Adjective "eschewing" definition and examples

(Eschewing may not be an adjective, but it can be used as an adjective, click here to find out.)

Pronunciation

/ɛsˈtʃuː//ɪsˈtʃuː/

Definitions and examples

verb

Deliberately avoid using; abstain from.
  1. 'This is not a pacifist vision that eschews all uses of military force.'
  2. 'Fischer eschews the term gambling, preferring to call it ‘gaming’.'
  3. 'Asking that of her is far more intrusive than asking a person simply to eschew violence.'
  4. 'Writing that eschews cliché can be refined for eternity.'
  5. 'The best tribute to the Mahatma would be to eschew hatred and violence and to preach and practise brotherhood.'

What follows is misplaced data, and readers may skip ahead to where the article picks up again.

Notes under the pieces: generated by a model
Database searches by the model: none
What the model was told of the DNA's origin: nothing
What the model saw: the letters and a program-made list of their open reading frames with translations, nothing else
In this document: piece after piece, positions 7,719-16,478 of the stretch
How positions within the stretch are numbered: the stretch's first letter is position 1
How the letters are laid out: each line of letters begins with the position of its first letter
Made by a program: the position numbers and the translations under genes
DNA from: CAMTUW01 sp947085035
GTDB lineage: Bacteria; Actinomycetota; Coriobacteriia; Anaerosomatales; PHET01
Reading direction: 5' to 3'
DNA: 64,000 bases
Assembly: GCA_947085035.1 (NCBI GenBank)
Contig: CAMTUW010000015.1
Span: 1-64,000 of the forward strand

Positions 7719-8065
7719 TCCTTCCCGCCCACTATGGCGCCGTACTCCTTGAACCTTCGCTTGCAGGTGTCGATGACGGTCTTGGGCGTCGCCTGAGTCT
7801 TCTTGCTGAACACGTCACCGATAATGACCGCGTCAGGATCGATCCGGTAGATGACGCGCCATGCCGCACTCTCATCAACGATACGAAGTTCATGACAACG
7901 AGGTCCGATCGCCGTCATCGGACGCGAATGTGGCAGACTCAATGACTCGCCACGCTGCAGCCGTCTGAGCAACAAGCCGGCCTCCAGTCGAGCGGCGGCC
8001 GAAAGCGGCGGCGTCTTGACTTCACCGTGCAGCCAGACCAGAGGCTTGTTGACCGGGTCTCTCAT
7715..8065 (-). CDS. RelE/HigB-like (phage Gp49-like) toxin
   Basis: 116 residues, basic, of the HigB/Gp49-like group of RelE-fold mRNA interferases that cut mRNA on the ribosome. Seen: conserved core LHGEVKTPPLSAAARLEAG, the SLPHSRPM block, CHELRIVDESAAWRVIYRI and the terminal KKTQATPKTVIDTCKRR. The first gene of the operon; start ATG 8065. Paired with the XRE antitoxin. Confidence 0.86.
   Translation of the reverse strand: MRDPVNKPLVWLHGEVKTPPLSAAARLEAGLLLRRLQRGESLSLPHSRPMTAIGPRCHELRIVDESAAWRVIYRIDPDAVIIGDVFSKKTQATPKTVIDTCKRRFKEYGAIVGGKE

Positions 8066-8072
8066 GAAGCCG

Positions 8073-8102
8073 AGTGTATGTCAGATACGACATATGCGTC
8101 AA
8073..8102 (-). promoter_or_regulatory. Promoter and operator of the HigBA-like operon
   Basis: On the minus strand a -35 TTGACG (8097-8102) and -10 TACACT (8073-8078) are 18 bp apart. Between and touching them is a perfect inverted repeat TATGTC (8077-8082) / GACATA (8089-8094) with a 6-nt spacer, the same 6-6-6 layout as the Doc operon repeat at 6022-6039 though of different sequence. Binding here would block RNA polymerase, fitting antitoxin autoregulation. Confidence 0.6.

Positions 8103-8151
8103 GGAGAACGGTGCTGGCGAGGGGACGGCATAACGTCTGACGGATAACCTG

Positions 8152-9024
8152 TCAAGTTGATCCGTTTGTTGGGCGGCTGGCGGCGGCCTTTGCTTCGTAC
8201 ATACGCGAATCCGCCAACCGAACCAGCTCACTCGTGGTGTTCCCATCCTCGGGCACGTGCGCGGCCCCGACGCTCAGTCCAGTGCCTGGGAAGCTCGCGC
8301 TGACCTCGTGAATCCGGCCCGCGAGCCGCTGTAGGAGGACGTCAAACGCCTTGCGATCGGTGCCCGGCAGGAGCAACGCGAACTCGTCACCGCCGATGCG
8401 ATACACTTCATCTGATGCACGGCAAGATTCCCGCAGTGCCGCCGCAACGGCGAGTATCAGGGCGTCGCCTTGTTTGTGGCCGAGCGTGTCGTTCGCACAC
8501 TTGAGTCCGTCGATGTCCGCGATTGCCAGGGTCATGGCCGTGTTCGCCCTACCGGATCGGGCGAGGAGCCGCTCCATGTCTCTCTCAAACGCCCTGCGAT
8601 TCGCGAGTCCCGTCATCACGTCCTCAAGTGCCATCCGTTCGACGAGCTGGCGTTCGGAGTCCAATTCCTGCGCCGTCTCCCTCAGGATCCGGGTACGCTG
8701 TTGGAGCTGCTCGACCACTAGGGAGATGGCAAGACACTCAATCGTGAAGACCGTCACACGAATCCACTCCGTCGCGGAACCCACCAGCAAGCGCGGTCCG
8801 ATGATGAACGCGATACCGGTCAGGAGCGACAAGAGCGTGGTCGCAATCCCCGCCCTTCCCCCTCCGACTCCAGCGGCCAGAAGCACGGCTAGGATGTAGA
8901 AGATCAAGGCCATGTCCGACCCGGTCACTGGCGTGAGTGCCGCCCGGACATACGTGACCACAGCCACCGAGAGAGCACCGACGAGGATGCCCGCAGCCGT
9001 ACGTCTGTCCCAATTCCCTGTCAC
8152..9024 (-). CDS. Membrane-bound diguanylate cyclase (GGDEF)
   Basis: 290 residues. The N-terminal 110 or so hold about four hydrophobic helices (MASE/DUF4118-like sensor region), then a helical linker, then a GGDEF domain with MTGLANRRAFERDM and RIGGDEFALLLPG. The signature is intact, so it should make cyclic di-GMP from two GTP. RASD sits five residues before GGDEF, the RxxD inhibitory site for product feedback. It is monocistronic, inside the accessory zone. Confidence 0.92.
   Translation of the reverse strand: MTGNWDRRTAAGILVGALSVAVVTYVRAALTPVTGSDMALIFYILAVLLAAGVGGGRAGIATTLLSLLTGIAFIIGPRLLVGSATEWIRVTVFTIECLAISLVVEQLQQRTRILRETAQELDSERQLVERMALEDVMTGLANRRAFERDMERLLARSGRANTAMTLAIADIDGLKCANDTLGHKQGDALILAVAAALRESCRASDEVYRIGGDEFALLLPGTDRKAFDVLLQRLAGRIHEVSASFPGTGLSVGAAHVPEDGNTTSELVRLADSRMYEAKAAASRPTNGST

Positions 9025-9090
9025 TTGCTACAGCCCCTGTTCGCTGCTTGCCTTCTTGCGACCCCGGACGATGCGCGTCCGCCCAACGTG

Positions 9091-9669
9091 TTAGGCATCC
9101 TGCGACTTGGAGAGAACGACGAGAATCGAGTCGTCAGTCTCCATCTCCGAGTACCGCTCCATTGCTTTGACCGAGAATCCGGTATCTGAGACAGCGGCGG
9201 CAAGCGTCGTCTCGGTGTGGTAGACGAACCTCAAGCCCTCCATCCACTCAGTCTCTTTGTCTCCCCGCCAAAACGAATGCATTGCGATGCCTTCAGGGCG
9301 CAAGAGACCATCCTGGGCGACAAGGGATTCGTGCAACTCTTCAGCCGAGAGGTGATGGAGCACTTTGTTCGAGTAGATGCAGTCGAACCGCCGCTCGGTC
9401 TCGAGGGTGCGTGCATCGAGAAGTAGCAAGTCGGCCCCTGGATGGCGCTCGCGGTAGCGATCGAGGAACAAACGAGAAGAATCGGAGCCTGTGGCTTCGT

6. 'His call to reason and civil society and to eschewing irrationalities and violence is admirable.'
  7. 'Coleman deliberately eschews the emotional seduction natural to the film medium.'
  8. 'Avoiding the temptation to simply coast on her powerful voice, Case eschews the obvious and instead imbues her music with subtlety and atmosphere.'
  9. 'Despite such an awe-inspiring client list, Mankowitz eschews the notion of photographer-as-celebrity.'
  10. 'Davies avoids the trap by eschewing the conventions of drama altogether.'

More definitions

1. to abstain or keep away from; shun; avoid: to eschew evil.

More examples(as adjective)

"metaphorses can be eschewing."

Origin

(eschew)Late Middle English: from Old French eschiver, ultimately of Germanic origin and related to German scheuen ‘shun’, also to shy.